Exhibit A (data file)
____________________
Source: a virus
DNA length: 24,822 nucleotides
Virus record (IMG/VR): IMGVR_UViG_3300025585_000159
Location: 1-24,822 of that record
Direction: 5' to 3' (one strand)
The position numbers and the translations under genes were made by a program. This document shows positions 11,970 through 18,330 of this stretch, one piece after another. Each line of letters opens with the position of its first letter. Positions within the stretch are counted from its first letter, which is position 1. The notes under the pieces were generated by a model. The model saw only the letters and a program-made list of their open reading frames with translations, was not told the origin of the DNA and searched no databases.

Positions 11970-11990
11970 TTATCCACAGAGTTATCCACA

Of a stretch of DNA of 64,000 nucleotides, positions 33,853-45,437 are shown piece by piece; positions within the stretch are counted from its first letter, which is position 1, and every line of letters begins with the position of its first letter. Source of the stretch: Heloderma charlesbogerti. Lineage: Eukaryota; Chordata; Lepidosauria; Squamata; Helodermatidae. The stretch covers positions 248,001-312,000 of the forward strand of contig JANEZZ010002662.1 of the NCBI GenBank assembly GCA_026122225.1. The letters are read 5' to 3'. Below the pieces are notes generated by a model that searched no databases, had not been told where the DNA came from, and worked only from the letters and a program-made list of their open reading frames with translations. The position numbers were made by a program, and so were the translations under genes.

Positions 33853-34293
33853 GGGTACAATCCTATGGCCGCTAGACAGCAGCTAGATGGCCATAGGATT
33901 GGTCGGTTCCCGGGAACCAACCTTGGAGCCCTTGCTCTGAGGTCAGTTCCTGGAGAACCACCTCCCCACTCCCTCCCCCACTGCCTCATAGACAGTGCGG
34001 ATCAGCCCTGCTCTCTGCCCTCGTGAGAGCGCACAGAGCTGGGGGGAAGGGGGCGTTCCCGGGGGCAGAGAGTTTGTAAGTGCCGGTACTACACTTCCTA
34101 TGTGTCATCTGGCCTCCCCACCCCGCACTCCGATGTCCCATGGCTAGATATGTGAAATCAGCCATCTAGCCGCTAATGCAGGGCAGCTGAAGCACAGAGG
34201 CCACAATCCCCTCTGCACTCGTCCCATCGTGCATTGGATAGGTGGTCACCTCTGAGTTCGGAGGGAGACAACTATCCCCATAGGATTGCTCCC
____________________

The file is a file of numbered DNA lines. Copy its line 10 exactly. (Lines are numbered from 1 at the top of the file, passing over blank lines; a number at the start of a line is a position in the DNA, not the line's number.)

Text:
Positions 33853-34293